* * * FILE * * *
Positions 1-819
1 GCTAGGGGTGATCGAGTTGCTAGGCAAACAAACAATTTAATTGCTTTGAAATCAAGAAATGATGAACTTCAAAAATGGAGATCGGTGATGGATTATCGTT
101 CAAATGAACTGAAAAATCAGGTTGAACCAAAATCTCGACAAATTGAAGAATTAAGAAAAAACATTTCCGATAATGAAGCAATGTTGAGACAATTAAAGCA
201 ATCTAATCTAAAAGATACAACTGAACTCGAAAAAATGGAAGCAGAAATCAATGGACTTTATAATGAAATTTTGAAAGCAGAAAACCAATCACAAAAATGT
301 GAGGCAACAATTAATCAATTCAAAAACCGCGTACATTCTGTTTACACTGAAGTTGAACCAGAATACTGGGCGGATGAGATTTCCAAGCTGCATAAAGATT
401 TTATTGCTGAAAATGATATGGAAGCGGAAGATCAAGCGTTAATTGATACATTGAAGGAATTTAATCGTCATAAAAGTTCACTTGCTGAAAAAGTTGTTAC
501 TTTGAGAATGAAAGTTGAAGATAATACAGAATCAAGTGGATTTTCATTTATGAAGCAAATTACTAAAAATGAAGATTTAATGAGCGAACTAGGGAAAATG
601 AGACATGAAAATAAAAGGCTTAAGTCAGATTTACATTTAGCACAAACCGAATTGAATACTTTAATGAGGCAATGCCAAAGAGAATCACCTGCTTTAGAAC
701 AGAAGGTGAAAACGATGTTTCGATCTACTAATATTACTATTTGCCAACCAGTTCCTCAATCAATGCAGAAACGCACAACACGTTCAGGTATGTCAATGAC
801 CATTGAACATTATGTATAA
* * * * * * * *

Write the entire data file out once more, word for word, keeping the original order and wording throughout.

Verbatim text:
Positions 1-819
1 GCTAGGGGTGATCGAGTTGCTAGGCAAACAAACAATTTAATTGCTTTGAAATCAAGAAATGATGAACTTCAAAAATGGAGATCGGTGATGGATTATCGTT
101 CAAATGAACTGAAAAATCAGGTTGAACCAAAATCTCGACAAATTGAAGAATTAAGAAAAAACATTTCCGATAATGAAGCAATGTTGAGACAATTAAAGCA
201 ATCTAATCTAAAAGATACAACTGAACTCGAAAAAATGGAAGCAGAAATCAATGGACTTTATAATGAAATTTTGAAAGCAGAAAACCAATCACAAAAATGT
301 GAGGCAACAATTAATCAATTCAAAAACCGCGTACATTCTGTTTACACTGAAGTTGAACCAGAATACTGGGCGGATGAGATTTCCAAGCTGCATAAAGATT
401 TTATTGCTGAAAATGATATGGAAGCGGAAGATCAAGCGTTAATTGATACATTGAAGGAATTTAATCGTCATAAAAGTTCACTTGCTGAAAAAGTTGTTAC
501 TTTGAGAATGAAAGTTGAAGATAATACAGAATCAAGTGGATTTTCATTTATGAAGCAAATTACTAAAAATGAAGATTTAATGAGCGAACTAGGGAAAATG
601 AGACATGAAAATAAAAGGCTTAAGTCAGATTTACATTTAGCACAAACCGAATTGAATACTTTAATGAGGCAATGCCAAAGAGAATCACCTGCTTTAGAAC
701 AGAAGGTGAAAACGATGTTTCGATCTACTAATATTACTATTTGCCAACCAGTTCCTCAATCAATGCAGAAACGCACAACACGTTCAGGTATGTCAATGAC
801 CATTGAACATTATGTATAA